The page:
faithful in the little things

By Ken Brew | 19 March 2012

Faithful in the little things

If you are faithful in little things, you will be faithful in large ones; Luke 16:10a (NLT).

This is really another article about Internal Controls written by a former auditor with experience as a Charity Commission investigator; I want to emphasise how important it is that those “little things” are done well.

Little things, like counter-signing cheques after they have been signed (rather than signing blanks in advance), using bank mandates that are up-to-date and properly implemented, ensuring where possible that the division of duties are appropriate or there is adequate supervision, completing Annual Returns properly, making sure that accounts are submitted on time, being seen to be accountable, declaring personal interests in transactions, keeping proper minutes of the trustee or board meetings and ensuring that conflicts of interest are properly managed by absenting those who are conflicted etc. etc. Oh, I know (yawn) that these little things are not very exciting!

However, If these little things are not done well (or at all) it can lead to a general slackness and a weakening of the organisation’s culture potentially resulting in irreparable damage to (particularly the reputation of) a charity. Imagine how difficult it is to seek to restore a damaged reputation or continue to govern a charity where there are serious allegations, perhaps with high profile media interest, resulting in the suspension by donors of much needed funds and the presence and involvement of outside investigators while you try to do the day job.

I know that such disasters are often caused by serious (even criminal) misconduct, rather than a mislaid cheque book here or there, but even in minor investigation situations where a charity is not found to have been “faithful in the little things” the trustees may experience tremendous difficulty in clearing their names, and restoring reputations, when things do apparently go wrong.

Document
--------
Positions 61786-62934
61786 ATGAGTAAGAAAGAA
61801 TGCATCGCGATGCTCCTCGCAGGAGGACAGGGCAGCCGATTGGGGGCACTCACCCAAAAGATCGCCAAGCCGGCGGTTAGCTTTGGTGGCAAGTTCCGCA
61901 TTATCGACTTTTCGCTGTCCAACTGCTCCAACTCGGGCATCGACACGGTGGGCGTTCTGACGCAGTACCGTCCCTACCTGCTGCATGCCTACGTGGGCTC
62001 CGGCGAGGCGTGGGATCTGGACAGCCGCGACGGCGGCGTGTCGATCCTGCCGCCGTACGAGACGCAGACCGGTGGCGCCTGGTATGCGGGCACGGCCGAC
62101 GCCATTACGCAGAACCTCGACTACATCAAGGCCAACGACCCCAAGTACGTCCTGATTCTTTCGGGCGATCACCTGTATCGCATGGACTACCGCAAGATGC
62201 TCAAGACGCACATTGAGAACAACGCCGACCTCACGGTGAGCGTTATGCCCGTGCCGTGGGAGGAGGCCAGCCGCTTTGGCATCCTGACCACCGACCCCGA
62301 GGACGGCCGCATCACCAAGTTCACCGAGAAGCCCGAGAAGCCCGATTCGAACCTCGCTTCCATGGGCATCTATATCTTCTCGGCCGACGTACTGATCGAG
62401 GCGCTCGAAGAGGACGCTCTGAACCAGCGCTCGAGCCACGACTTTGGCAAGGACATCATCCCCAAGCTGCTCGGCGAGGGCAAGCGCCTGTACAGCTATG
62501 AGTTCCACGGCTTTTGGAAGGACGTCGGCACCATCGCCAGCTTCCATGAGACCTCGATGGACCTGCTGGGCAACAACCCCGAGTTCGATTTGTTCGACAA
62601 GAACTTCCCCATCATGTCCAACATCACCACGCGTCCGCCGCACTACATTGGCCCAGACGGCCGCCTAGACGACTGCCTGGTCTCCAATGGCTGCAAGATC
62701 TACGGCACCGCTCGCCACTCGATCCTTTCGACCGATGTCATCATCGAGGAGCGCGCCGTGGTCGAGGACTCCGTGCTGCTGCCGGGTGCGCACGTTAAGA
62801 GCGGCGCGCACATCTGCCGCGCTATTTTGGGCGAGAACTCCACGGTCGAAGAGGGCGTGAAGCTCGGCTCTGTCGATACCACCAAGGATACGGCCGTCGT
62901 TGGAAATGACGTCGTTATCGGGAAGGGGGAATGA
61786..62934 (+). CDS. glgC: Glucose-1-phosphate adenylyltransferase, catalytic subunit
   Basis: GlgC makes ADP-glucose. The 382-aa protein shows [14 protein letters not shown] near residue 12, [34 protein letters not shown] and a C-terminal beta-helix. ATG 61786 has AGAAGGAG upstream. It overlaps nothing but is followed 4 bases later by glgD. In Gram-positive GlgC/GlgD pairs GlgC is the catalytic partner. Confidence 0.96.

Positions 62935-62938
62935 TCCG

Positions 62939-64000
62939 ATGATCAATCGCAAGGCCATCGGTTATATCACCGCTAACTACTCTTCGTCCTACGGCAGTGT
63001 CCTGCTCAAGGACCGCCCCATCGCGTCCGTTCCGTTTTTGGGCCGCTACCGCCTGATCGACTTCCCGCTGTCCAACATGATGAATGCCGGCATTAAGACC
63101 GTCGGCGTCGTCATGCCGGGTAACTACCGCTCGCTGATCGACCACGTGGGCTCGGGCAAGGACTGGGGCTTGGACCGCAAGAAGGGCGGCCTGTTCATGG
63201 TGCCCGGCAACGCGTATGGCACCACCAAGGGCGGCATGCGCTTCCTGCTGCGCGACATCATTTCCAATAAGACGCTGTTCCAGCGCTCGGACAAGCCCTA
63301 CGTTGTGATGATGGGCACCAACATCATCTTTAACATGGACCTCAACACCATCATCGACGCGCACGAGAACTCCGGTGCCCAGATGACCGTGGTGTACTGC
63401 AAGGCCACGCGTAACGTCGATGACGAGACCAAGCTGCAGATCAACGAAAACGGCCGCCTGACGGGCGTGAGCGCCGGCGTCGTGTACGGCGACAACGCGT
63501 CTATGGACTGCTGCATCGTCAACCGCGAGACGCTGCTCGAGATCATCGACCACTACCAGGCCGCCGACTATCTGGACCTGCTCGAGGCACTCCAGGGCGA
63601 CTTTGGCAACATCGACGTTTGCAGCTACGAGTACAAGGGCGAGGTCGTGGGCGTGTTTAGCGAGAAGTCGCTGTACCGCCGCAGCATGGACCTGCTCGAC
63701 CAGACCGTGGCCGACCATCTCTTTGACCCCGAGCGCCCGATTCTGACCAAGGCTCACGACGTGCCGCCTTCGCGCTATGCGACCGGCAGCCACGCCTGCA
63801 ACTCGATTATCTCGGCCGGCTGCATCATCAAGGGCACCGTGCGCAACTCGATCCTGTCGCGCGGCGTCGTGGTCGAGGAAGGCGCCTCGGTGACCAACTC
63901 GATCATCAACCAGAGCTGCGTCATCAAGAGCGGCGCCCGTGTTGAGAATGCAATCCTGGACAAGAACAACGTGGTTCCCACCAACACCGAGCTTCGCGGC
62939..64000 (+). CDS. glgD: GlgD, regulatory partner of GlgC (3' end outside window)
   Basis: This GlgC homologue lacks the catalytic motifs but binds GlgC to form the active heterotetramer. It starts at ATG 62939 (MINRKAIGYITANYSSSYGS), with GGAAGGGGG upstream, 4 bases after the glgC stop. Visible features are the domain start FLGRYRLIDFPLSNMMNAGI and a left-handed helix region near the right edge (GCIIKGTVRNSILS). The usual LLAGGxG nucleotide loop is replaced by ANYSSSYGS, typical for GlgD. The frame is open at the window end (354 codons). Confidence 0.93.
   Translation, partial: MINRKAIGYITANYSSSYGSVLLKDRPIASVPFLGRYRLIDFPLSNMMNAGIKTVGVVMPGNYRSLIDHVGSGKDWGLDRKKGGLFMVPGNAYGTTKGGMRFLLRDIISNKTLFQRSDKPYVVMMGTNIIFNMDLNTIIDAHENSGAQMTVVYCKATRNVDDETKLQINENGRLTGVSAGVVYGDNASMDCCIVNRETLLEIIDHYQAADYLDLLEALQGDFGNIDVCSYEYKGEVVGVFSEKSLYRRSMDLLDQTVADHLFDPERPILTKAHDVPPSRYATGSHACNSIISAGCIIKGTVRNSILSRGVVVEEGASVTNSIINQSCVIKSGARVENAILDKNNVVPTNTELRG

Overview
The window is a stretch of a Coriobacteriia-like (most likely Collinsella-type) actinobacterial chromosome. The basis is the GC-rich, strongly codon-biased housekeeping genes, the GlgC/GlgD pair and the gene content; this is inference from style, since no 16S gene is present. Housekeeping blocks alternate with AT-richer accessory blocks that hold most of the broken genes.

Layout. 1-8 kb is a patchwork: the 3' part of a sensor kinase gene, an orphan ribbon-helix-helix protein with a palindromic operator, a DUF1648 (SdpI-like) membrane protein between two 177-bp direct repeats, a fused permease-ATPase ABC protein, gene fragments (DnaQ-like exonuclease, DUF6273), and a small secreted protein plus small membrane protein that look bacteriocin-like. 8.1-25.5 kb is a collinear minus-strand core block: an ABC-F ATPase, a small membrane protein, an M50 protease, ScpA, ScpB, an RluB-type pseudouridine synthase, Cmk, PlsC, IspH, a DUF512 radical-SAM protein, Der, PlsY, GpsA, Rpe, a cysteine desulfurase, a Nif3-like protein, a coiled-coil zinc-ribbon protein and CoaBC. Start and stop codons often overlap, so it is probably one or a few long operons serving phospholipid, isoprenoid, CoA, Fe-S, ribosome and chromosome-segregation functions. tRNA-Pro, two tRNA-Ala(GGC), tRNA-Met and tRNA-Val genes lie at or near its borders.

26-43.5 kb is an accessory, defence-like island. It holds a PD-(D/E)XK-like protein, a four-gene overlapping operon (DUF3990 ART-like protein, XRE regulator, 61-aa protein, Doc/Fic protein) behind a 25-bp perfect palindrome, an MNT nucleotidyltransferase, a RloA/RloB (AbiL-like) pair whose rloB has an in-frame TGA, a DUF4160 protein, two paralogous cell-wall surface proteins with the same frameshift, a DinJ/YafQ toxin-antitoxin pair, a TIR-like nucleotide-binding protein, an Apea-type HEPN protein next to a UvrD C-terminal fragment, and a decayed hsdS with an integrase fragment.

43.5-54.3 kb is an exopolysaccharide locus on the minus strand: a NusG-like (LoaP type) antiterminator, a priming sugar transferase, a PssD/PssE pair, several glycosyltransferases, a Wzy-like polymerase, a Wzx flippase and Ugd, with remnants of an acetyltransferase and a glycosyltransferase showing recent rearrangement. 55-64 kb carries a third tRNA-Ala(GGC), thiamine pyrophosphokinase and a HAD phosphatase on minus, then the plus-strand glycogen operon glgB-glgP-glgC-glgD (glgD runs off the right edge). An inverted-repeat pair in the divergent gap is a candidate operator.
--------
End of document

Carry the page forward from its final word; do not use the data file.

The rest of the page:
For example, getting the accounts and returns in on time is a small thing but it goes a long way to showing how well your church or charity is being run. Failure to submit accounts (at all or on time) or the submission of poor quality accounts is a strong indicator of (possibly major) risk to outsiders (including the Charity Commission) because it is a symptom of poor governance. If these little things are not attended to, what else might be going wrong?

Can I draw your attention to two publications? Stewardship’s Briefing Paper “Financial controls in churches and small charities” (June 2009) explains how to do all of those little things well. On the other hand, the fourth edition of the Charity Commission's annual summary of issues arising from its investigatory work, "Charities Back on Track" (September 2011) was recently published. It gives some examples that illustrate the breadth of serious issues that were investigated, at some considerable cost to the taxpayer, during the financial year 2010-11.

Posted by Ken Brew

Ken has worked in senior positions or the Charity Commission over the last decade as their Principal Information Accountant (Charity Register maintenance and development), and closely involved in the redesign off the “new” (2008) Charity register. His earlier experience at the Commission included charity investigations, leading the Liverpool team of accountants, reviewing the quality of charity accounts, researching aggregate information from the accounts and overseeing the helpline for financial advice. He is now a full time charity consultant. For over 20 years now Ken, and his wife Ruth, have been members of City Church Liverpool, which is an independent Pentecostal church. They have two married daughters and three grand children.

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